How to find ioctl callback function inside the driver source

How can you see which code a module executes when your app calls an ioctl system call?

Consider this situation:

You app gets to the point where it executes an ioctl syscall and returns an error, e.g.

if (ioctl(fd, STVMIX_IOC_DISCONNECTLAYERS, &STVMIX_Ioctl_DisconnectLayers) != 0)
    /* IOCTL failed */
    printf (" STVMIX_DisconnectLayers():Ioctl error 0x%x\n", ErrorCode);

Assuming that the module/driver source is available to y ou, how can you find out which function does the kernel call internally for this ioctl syscall?

Here’s the steps which should help you identify which function the ioctl calls internaly to handle your ioctl system call:

  • find out the node for the file descriptor (fd). This shouldn’t be too hard, just find out how fd was opened.
  • look up the major and minor numbers of the node in the /dev filesystem
  • cat /proc/devices and find the driver name from the major number
  • Next look for “struct file_operations” in the driver’s source. This struct holds the callback pointers for system calls, including the ioctl call and the kernel will later use this to resolve which is your ioctl callback function. Example:
    • static struct file_operations stvmix_ioctl_fops = {
      					open  : stvmix_ioctl_open,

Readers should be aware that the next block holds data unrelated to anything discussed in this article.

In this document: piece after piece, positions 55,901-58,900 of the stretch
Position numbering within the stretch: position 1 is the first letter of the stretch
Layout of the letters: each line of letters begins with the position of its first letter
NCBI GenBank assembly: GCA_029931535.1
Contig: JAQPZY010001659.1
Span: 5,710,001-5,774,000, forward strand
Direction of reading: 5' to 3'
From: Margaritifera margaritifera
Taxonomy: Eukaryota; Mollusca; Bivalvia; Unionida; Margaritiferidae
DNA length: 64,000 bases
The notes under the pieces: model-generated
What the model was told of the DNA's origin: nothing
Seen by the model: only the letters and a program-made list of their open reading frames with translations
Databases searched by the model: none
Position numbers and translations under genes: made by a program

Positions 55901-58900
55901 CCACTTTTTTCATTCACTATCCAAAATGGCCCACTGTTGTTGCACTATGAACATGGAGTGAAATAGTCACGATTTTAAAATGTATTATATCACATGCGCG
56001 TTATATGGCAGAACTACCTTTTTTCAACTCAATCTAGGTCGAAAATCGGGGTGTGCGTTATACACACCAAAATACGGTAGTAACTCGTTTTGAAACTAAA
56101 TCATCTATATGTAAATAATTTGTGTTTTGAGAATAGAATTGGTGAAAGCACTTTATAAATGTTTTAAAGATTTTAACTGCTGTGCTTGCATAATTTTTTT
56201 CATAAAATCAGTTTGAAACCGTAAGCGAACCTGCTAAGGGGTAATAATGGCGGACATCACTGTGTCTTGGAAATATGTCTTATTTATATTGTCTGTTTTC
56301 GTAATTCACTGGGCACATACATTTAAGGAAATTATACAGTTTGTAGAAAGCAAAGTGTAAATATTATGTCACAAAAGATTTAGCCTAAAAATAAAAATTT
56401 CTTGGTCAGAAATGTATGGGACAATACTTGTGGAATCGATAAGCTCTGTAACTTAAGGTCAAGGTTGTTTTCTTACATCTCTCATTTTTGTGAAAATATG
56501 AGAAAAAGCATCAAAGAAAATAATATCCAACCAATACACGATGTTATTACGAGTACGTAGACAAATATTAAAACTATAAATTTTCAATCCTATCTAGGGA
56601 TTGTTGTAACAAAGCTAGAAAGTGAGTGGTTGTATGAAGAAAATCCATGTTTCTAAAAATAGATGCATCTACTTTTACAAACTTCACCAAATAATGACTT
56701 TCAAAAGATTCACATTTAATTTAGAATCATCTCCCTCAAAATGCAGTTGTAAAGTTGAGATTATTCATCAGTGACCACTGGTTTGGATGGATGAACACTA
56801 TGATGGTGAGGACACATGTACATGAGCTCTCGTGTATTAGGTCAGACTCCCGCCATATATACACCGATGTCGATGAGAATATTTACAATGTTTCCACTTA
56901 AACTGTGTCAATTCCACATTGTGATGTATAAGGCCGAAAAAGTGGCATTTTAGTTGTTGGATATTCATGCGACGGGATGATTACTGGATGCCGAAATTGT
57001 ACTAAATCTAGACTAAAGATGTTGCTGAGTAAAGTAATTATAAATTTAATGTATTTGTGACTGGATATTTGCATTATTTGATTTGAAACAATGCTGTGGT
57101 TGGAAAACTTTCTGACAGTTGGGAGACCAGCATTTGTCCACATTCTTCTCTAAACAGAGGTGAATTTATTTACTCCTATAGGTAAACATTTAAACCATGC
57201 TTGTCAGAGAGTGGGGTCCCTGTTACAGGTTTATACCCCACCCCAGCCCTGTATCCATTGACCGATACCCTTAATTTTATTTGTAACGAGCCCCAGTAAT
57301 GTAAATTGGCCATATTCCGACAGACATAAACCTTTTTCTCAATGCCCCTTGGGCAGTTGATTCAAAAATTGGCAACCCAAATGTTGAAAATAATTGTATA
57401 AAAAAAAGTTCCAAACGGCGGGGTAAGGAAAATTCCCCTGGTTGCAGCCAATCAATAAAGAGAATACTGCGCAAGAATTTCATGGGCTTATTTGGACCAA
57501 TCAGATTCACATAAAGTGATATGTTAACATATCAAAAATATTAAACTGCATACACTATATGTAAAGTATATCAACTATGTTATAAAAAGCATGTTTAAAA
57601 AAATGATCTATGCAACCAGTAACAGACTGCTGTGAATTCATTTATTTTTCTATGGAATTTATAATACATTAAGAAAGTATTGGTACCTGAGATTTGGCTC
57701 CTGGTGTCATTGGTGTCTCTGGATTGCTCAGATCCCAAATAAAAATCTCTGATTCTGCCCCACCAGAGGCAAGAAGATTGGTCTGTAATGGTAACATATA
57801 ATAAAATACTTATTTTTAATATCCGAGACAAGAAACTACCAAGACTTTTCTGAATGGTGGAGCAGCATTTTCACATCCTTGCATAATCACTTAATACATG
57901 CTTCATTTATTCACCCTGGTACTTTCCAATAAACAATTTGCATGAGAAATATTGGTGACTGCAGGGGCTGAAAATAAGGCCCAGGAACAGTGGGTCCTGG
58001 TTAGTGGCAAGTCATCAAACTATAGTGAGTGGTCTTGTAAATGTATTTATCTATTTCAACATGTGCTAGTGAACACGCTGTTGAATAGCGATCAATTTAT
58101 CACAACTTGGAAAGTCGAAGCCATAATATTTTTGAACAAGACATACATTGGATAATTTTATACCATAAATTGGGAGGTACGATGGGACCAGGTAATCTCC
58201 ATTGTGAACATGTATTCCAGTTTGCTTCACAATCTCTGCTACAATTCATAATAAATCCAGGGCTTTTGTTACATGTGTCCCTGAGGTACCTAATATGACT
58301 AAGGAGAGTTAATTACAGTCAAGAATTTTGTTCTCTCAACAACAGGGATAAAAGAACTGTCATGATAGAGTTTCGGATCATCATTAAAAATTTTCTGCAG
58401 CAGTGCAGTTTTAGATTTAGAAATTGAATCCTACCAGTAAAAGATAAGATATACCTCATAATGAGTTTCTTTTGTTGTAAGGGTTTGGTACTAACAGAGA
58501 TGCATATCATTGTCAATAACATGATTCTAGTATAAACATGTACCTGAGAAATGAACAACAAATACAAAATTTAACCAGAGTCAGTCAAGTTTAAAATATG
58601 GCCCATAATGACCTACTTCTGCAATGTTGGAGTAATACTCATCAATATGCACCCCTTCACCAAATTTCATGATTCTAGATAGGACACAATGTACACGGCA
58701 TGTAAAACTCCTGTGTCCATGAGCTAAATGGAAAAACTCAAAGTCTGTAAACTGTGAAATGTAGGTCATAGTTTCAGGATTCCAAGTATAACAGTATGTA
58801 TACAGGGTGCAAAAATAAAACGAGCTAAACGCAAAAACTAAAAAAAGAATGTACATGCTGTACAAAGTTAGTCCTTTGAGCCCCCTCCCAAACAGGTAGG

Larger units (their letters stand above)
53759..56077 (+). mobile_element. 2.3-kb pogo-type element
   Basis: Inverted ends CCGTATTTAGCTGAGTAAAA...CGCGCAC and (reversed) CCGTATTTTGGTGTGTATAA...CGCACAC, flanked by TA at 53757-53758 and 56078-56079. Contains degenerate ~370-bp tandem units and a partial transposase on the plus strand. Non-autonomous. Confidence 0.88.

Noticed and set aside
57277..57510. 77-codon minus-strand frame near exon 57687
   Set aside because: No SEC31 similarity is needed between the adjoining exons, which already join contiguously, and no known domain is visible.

read  : stvmix_ioctl_read,
      					write : stvmix_ioctl_write,
      					ioctl : stvmix_ioctl_ioctl ,
      					release : stvmix_ioctl_release,

    In this example the ioctl callback is called stvmix_ioctl_ioctl

  • Find the function in the source, usually it will consist of one big case-statement, find your particular ioctl value (in this case it will be STVMIX_IOC_DISCONNECTLAYERS) and see what’s happening in there.
  • In the not very common, yet possible (as it was in my case!) event of more than one such functions living in the code – add printk statements to your driver to id the code execution path. Note that to be able to see them you will need to either make them at least of level KERN_WARNING (level 4) which is the default log-level of the kernel, or tell the kernel to output higher level messages, e.g. KERN_NOTICE which is 5. You can do this by adding “loglevel=5” to kernel’s command line params.

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